So there you have it.  This is how I showed off Chattanooga to my friends from Clemson.  The only thing we missed was Seigler's Craft Beer and Cigars in East Brainerd.

If you're hosting guests in Chattanooga, my advice is this: pair something 'very Chattanooga' with something off the beaten path.  There is so much going on in Chattanooga it's easy to share one of your favorite things, or something new that fits your guest's personality and lifestyle.

Need even more help?  Here are some suggestions:

Typical Chattanooga
  • TN Aquarium
  • Coolidge Park
  • Any of the restaurants within 3 blocks of the Aquarium
  • Rock City & Ruby Falls
  • Incline Railway
  • Discovery Museum
  • Big River
  • Track 29
  • Riverbend, Southern Brewers Festival, Wine Over Water
  • Chattanooga Lookouts

Off the beaten path
  • Happy Hour on the Delta Queen (if it's open??)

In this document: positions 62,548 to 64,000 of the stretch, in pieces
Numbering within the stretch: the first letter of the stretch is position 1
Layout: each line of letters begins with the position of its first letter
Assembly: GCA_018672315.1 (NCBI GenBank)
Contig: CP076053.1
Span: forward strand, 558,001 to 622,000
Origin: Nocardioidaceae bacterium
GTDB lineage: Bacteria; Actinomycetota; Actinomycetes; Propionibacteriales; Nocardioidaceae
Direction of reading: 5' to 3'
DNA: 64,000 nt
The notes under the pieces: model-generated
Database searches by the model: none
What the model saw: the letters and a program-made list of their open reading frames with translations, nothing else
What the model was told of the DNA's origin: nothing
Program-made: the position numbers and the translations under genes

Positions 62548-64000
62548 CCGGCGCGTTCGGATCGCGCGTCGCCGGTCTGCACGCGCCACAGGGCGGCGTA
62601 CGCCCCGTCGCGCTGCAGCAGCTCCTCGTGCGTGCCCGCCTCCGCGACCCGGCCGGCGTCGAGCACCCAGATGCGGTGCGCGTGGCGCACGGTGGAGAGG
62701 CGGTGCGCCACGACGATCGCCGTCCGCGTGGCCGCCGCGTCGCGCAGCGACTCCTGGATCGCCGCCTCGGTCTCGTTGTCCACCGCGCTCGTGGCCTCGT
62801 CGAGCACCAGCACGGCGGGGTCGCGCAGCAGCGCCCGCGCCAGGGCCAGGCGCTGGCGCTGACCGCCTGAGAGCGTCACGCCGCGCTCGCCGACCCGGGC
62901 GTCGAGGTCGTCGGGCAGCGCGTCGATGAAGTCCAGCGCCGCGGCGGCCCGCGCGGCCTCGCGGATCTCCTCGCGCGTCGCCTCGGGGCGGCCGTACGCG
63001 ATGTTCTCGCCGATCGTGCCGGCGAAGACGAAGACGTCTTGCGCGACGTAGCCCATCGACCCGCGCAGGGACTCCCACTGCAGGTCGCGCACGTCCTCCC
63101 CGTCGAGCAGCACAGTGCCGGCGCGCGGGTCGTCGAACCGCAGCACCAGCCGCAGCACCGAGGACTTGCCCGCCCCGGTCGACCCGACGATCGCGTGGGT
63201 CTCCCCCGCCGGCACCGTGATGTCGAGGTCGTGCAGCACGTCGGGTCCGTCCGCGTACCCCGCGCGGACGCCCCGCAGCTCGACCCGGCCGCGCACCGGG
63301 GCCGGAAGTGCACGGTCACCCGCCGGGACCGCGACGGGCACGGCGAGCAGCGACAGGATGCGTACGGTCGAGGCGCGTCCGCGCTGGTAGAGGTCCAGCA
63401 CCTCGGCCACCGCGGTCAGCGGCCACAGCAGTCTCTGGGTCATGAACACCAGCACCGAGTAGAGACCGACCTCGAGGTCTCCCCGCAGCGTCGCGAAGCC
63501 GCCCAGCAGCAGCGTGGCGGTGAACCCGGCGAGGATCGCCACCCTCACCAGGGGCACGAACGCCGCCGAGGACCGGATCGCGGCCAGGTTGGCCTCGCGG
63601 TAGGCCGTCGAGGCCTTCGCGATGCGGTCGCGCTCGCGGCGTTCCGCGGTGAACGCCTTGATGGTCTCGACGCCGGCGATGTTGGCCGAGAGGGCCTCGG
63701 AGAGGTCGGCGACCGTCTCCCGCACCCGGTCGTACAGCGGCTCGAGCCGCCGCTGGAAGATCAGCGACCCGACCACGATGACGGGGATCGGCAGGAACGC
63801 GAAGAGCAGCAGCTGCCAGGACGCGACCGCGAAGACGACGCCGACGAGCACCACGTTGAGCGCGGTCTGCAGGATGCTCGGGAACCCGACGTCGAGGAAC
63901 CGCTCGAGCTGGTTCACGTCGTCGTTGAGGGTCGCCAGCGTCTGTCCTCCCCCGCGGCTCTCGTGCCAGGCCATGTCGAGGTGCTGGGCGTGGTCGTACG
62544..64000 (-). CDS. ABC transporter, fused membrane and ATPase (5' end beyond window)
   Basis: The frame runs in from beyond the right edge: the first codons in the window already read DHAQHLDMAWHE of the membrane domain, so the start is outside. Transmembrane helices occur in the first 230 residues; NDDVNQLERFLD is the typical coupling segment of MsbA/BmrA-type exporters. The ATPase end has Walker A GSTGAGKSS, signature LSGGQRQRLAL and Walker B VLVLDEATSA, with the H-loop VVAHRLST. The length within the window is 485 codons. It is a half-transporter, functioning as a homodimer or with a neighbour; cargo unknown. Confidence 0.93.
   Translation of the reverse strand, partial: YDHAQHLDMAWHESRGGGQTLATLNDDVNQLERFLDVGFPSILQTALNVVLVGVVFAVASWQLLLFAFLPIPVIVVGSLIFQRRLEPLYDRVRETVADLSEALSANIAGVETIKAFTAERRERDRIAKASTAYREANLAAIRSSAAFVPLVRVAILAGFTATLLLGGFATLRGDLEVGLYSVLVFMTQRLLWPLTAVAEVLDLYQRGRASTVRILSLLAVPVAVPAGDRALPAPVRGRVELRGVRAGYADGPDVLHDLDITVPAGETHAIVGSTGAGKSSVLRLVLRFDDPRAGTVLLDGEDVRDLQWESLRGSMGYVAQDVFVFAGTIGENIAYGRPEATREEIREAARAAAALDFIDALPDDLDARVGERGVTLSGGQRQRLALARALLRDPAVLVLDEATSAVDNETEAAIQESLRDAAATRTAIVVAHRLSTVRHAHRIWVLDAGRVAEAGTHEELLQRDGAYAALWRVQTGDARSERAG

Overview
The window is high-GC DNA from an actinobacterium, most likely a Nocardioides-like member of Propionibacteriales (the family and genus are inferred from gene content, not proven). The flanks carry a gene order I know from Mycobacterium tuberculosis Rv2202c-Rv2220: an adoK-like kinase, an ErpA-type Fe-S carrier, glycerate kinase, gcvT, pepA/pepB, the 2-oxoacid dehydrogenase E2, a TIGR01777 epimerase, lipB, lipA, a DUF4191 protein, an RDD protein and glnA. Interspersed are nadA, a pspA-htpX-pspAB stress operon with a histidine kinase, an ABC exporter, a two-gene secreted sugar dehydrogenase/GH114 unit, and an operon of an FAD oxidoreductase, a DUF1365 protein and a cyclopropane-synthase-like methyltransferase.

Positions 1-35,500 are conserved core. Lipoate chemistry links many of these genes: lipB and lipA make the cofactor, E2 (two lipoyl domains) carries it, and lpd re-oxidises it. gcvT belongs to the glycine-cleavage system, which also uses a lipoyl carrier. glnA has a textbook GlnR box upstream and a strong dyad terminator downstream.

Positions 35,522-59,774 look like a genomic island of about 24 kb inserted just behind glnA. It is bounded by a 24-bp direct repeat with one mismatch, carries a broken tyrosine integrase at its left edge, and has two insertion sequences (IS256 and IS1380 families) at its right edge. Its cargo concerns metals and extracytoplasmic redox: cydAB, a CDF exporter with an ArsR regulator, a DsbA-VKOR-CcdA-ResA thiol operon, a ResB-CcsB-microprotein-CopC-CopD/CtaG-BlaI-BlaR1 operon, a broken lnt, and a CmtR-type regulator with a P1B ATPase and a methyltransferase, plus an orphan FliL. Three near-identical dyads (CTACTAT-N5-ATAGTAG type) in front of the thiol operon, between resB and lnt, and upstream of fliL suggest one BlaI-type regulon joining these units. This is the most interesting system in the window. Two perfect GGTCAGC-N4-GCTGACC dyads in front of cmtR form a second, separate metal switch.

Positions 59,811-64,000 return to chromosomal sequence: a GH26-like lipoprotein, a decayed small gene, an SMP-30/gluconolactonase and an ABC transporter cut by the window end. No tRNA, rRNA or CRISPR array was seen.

• Sushi Nabe - the secret sushi menu
  • Main Street-ish - Main Street Meats, Neidloves, Crash Pad, Flying Squirrel, Alleia, The Terminal, Urban Stack, Hot Chocolatier my friends at the new e-bike shop!
  • Tony's Pasta, Rembrandts Coffee shop & The Sculpture Garden at Bluff View
  • Champy's Fried Chicken
  • 1885 Grill
  • Rock Creek
  • Riverwalk
  • Farmers Markets (downtown, or local)
  • Chickamauga Battlefields
  • Community Pie
  • Sluggos
  • Nightfall
  • Seiglers Craft Beer & Cigars
  • A trip up or down the W road.
  • Tremont Tavern
Did I leave your favorite spot out?  Let me know!

Monday, June 16, 2014

june bloom day - 2014

I have been reminded why I was so into seeds this winter.
1) I have almost nothing blooming right now.
2) I'm cheap.
It's really sad when it's the middle of June, the weather is perfect, we've had lots of rain, but you don't have much in the way of flowers to show for it.

I tried to make an arrangement last week, this teeny tiny bouquet was all I got. 
Baby China Asters (from seed) and Campion

My seedlings are doing ok, but they're not thriving yet.


The impatiens are doing pretty well, I just need to finish planting them.

One of my new window boxes!!